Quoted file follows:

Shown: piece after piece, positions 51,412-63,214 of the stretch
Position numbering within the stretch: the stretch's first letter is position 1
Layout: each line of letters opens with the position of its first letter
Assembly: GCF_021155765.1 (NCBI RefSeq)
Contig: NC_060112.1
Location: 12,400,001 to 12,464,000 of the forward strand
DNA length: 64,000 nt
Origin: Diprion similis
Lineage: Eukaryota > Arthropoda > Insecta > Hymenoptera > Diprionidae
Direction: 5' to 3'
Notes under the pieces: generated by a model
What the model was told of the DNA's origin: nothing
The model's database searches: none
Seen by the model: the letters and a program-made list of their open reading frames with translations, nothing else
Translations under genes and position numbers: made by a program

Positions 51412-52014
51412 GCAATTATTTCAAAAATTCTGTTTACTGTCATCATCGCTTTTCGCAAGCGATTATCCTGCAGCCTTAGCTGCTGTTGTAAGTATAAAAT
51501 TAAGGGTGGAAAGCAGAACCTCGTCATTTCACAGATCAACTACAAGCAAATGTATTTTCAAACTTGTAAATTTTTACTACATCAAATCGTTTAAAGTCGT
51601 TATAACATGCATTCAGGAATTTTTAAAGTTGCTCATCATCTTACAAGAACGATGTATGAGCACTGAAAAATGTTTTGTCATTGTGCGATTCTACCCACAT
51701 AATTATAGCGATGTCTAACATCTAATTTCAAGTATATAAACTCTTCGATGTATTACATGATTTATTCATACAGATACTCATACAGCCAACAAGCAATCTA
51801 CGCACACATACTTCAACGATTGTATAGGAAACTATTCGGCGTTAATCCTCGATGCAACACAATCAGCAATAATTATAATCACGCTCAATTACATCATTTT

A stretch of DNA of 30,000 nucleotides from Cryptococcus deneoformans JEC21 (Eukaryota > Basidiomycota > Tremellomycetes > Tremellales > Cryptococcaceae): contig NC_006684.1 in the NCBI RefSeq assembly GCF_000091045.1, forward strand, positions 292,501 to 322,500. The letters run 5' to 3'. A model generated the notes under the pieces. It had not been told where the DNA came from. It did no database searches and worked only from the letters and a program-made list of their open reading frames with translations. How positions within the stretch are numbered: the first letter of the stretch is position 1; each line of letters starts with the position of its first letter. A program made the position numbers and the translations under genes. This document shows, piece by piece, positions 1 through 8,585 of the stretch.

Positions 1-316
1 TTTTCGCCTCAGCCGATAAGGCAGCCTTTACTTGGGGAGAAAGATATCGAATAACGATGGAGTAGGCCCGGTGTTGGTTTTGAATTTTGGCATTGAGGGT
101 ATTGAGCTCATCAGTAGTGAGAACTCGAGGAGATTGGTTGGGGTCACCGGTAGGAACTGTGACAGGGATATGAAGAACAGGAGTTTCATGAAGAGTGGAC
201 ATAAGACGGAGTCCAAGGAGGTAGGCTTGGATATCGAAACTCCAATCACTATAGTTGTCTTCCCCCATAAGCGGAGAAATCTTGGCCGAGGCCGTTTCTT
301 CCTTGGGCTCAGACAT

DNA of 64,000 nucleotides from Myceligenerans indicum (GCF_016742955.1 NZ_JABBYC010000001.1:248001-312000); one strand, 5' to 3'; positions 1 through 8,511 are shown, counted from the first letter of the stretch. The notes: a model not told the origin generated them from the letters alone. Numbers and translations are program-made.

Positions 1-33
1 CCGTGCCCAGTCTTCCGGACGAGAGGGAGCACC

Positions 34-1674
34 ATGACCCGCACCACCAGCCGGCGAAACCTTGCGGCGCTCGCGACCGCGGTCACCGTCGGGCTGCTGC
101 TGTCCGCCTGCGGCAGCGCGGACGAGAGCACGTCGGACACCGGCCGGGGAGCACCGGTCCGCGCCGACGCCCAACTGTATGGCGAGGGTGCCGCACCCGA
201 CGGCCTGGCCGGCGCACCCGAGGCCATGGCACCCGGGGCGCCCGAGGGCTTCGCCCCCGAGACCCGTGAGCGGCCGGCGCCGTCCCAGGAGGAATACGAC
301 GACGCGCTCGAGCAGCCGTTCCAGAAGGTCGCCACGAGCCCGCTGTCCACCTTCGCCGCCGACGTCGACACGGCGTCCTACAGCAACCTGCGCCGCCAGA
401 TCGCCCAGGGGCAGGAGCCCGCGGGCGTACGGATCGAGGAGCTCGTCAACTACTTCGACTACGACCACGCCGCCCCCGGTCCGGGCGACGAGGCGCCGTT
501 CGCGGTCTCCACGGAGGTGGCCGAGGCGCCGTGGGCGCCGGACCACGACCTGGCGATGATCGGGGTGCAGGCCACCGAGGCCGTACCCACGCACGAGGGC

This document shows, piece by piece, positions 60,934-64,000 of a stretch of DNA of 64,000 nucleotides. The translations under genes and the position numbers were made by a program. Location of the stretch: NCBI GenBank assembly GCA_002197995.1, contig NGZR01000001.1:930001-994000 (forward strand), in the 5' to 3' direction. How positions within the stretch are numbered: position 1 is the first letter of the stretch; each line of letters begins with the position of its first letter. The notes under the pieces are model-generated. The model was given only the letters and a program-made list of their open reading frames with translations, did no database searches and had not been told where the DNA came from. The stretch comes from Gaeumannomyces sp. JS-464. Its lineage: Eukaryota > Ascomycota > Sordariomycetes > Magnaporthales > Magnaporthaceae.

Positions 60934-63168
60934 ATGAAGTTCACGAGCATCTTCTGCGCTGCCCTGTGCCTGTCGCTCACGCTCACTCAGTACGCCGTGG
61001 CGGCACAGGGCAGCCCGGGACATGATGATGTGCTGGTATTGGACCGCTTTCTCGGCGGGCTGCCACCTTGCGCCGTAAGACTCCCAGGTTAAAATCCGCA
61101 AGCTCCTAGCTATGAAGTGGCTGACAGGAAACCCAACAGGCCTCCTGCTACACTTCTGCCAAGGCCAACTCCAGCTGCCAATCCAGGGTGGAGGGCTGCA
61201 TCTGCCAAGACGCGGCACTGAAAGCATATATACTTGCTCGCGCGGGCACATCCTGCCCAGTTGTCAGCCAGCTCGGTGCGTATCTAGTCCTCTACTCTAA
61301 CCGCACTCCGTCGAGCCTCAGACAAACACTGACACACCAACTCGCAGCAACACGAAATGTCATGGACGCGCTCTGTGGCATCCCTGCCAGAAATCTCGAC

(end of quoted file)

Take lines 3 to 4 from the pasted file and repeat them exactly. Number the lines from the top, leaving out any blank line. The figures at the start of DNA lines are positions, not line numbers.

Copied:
Layout: each line of letters opens with the position of its first letter
Assembly: GCF_021155765.1 (NCBI RefSeq)